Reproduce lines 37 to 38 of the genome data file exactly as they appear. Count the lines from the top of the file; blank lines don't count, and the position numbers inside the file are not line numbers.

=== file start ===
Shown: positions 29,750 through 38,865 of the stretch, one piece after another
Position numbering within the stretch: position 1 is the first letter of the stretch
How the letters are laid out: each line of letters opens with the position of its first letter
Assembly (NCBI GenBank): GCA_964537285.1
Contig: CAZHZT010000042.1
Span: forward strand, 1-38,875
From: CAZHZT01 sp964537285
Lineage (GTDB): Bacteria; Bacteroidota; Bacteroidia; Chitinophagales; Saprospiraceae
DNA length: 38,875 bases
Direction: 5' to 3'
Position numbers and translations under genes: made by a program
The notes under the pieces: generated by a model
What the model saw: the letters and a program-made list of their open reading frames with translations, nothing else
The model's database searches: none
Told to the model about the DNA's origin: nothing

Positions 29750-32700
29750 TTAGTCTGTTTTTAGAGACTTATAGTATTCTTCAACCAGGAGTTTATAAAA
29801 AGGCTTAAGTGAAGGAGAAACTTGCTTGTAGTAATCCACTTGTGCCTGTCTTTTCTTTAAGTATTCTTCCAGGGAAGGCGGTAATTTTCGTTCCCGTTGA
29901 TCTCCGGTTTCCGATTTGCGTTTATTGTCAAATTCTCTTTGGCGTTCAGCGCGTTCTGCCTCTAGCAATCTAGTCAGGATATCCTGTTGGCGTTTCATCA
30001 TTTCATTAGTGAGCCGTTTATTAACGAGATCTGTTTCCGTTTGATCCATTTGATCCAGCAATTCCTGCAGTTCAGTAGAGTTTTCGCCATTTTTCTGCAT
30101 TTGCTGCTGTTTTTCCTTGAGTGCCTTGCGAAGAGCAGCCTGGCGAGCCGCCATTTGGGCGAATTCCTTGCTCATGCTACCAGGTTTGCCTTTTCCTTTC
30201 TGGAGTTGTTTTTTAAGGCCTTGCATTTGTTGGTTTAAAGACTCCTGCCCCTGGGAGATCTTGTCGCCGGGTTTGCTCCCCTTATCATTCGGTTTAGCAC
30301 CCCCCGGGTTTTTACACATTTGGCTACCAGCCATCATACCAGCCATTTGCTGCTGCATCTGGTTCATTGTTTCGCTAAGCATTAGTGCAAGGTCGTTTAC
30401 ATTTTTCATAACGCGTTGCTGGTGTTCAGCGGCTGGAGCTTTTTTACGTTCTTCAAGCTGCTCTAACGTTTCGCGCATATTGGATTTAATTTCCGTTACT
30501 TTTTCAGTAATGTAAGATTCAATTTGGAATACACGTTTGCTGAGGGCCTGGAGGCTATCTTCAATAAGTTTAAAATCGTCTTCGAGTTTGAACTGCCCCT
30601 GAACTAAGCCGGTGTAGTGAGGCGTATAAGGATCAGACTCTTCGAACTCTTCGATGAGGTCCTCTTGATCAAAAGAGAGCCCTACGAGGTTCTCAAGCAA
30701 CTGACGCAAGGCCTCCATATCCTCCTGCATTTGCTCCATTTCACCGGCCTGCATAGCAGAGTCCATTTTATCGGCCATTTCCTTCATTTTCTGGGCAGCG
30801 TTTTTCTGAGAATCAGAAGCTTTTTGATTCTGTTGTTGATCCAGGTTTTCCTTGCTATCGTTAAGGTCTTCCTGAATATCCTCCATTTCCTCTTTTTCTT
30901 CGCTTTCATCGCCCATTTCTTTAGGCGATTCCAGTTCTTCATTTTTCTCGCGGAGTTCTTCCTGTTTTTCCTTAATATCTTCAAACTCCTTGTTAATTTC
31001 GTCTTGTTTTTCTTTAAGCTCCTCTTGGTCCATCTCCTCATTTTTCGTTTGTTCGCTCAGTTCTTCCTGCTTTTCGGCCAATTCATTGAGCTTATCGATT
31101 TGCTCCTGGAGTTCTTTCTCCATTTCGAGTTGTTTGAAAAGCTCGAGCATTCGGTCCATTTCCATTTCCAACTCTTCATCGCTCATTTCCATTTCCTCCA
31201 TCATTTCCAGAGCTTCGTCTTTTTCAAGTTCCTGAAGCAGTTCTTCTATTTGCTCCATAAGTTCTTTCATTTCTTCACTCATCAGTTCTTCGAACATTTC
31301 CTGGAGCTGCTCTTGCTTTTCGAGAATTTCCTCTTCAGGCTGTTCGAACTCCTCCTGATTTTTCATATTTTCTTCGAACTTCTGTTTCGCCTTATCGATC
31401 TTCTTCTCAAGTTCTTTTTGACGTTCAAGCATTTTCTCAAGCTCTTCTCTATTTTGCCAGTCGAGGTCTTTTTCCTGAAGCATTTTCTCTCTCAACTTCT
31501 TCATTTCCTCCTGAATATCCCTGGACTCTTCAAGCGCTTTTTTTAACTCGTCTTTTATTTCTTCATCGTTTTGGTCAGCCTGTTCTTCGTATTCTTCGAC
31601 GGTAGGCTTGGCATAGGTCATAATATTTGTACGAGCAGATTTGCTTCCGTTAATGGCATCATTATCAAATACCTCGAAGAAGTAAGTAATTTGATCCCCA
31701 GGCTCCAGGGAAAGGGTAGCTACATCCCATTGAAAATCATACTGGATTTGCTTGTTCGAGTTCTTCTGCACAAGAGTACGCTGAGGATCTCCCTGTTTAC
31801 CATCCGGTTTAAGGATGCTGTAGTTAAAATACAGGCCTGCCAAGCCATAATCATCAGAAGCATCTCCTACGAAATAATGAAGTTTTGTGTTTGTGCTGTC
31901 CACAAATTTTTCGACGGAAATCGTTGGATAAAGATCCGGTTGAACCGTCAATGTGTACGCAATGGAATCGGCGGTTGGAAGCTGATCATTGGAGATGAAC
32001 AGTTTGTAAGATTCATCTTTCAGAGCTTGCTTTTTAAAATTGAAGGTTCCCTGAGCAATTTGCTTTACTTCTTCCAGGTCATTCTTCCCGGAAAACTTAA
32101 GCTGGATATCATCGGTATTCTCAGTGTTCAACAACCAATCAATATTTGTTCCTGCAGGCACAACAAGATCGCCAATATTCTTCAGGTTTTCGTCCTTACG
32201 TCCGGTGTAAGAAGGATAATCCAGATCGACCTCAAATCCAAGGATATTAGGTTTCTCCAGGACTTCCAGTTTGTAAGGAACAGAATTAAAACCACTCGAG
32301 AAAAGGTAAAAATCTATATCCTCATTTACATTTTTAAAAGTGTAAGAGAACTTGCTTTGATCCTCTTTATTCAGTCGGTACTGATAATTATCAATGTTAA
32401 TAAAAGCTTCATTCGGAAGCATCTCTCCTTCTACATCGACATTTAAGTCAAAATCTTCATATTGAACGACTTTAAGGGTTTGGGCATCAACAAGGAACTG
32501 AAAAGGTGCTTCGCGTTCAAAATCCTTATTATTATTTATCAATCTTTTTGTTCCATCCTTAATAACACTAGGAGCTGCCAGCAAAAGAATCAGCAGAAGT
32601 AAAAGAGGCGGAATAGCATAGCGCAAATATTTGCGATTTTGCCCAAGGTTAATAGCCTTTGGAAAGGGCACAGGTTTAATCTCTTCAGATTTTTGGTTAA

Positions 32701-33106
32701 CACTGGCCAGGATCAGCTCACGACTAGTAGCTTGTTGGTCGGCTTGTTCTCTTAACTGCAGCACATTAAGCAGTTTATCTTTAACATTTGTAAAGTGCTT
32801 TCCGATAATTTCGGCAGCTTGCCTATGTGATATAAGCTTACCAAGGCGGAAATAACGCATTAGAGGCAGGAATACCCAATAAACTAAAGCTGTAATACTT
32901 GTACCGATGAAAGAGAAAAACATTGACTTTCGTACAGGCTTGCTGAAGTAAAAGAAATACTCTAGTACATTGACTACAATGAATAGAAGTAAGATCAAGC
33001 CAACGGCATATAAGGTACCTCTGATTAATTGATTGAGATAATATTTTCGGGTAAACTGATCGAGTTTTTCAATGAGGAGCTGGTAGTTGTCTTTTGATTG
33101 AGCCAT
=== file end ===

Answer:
31701 GGCTCCAGGGAAAGGGTAGCTACATCCCATTGAAAATCATACTGGATTTGCTTGTTCGAGTTCTTCTGCACAAGAGTACGCTGAGGATCTCCCTGTTTAC
31801 CATCCGGTTTAAGGATGCTGTAGTTAAAATACAGGCCTGCCAAGCCATAATCATCAGAAGCATCTCCTACGAAATAATGAAGTTTTGTGTTTGTGCTGTC